Making the Leap From Capability to Faith – Organisation Development

It’s all too easy to talk about the need to increase people capability in order to achieve sustainable organisational performance.  Read any company memoranda or share holder report and it will contain within it some reference to the human capital in the business whether in leadership or the wider employee population.  The message that organisations convey is that people matter.

But look beyond the hyperbole and delve into the practices of the same organisation and it soon becomes apparent that there is a difference between words, actions and beliefs.  A change programme will focus on systems and processes, but the investment in people is mere percentage points versus the investment in the business process engineering; the amount invested in developing people is far exceeded by the amount invested in capital projects and along with marketing budgets for learning and development are dispensable when costs have be cut.

People Matter, is not just about the words we use, the message we sell or employee engagement.  People Matter is a choice that leaders, managers and employees make every day.  Do they choose to put people first, or do they choose to do what is best for themselves or for their balance sheet.

A few years ago I heard a story about a senior leadership team that had spent the morning during a development course espousing how important people were to their business.  But when challenged by the facilitator if the ‘really’ were a people first organisation the leadership team confessed that no, what was more important was the numbers.  It sounds shocking, and when I was told the story, the person telling me was incredulous that this belief existed in the organisation.  Actually we don’t care about people we only care about the numbers.  If only all organisations were as honest.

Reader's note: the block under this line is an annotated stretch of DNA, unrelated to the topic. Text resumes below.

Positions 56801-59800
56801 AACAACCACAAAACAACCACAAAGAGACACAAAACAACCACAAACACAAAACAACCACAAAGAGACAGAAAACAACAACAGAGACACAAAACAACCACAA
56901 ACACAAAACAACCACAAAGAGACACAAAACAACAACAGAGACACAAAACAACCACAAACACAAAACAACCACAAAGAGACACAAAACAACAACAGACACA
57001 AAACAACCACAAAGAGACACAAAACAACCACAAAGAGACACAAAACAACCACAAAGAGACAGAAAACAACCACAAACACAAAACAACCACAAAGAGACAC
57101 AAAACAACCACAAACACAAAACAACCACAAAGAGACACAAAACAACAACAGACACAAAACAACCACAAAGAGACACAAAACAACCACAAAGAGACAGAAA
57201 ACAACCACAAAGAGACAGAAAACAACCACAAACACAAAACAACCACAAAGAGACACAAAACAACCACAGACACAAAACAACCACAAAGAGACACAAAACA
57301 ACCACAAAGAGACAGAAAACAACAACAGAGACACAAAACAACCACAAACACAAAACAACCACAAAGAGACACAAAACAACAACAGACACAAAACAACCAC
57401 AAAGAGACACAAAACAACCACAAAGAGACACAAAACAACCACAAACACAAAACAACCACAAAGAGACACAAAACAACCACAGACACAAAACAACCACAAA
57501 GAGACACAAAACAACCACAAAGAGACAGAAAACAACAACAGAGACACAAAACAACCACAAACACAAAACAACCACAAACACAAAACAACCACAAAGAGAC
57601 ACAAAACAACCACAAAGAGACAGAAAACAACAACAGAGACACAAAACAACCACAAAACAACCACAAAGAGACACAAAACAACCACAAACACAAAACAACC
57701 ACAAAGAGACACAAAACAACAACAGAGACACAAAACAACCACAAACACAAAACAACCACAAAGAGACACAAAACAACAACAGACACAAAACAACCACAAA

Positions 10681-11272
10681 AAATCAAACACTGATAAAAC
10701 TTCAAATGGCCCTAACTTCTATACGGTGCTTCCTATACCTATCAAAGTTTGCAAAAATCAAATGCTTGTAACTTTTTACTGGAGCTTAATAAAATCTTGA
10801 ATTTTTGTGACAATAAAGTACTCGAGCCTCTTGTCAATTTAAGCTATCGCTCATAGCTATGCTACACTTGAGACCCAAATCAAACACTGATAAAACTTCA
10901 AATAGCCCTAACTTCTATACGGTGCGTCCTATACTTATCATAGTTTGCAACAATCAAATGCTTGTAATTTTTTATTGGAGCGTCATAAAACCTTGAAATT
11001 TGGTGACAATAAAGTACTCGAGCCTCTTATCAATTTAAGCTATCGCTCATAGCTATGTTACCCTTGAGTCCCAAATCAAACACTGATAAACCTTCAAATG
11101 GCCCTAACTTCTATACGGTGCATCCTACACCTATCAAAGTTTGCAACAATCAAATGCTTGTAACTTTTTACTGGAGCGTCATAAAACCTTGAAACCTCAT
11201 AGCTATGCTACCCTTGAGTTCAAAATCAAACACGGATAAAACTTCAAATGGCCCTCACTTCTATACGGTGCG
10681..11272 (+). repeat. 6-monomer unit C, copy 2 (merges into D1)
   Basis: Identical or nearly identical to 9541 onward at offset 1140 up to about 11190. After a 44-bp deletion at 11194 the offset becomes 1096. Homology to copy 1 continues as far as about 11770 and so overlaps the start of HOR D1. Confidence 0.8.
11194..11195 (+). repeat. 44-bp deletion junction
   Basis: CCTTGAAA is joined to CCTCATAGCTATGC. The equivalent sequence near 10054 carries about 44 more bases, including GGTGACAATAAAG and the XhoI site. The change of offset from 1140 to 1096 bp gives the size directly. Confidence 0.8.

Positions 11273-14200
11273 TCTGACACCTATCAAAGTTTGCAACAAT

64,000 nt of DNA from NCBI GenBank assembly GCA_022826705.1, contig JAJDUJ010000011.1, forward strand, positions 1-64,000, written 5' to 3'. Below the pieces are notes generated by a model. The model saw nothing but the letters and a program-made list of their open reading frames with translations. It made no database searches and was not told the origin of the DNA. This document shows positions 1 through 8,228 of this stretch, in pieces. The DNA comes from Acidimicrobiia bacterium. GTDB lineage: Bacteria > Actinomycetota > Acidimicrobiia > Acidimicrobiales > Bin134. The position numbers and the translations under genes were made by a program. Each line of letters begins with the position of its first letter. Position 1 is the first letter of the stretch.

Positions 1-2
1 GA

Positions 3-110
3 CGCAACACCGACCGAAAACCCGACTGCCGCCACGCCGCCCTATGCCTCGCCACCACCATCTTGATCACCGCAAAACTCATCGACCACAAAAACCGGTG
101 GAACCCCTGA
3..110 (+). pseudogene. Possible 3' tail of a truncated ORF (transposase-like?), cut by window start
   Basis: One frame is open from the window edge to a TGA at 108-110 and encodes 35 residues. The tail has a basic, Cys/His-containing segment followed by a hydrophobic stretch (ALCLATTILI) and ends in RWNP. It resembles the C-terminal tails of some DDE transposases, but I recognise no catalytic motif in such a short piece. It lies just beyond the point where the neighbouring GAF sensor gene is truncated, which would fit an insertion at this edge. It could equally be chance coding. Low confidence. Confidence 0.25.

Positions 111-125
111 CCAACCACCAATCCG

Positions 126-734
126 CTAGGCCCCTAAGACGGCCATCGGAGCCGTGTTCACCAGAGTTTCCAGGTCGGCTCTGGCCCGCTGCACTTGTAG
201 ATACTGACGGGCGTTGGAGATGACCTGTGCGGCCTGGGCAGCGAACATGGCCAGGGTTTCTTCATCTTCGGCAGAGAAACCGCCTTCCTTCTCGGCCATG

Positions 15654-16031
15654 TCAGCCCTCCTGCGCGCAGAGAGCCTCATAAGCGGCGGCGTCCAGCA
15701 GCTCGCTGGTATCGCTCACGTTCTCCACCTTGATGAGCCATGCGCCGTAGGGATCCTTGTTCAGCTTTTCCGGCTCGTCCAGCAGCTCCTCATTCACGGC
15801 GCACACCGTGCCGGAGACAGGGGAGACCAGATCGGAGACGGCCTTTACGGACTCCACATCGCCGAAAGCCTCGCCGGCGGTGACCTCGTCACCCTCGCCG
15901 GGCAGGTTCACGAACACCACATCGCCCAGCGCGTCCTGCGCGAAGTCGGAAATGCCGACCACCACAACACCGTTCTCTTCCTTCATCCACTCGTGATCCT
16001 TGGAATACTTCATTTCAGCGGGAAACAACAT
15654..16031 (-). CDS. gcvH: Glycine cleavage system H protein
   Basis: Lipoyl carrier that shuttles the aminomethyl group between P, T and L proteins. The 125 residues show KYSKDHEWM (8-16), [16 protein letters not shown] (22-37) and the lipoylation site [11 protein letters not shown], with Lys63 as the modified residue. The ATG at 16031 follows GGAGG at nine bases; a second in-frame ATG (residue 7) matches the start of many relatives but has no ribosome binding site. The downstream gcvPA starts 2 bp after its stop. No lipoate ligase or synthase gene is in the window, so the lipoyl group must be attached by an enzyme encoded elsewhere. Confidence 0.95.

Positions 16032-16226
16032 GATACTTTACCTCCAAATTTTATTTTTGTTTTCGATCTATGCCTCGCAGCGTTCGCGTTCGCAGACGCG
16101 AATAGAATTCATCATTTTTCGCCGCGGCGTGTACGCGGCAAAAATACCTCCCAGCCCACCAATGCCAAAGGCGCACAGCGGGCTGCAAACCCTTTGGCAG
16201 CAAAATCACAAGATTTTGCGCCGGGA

The issue is that all the evidence and research shows that successful organisations are successful because they believe, and more importantly act in a manner, that says People Matter.  Many organisational leaders intellectually have grasped the fact that People Matter, but not many truly believe it.  They have not taken People Matter to heart and do not consider how the choices they make reflect that belief.

The result is a disconnect between what is said and what is practiced, people capability is unable to be released and organisation effectiveness is something that remains out of reach.  But for many Leaders, changing from building capability (how much are we going to spend training people) to belief (people matter) takes a leap of faith.

A leap that requires a leader to understand that in adopting choices that put people first will go against traditional organisational thinking, it may even cost more money in the short term and it requires a different way of leading.  It requires that the organisation puts people at the heart of what they do and that they concentrate on releasing the potential of the people who work in and with the organisation.  Systems and processes might need to change to accomodate the needs of People, and the investment is turned on its head to concentrate building people first, systems and processes second.

The truth is that faith in People is different to faith in capability.  It is easy to place financial values on the return an organisation will get from having a skill set or knowledge base in their business; its much harder to place a financial value on Liz from accounts or Mary from Sales reaching their potential.  Extrapolate that over a population of thousands of employees and it takes faith to believe that people can make the difference between okay performance and sustainable organisation effectiveness.

There is plenty of research which supports the claims that people make the difference.  Leadership parrot the ‘people matter‘ because they have seen the evidence.  But belief and making choices that reflect the belief that People Matter requires a leap of faith.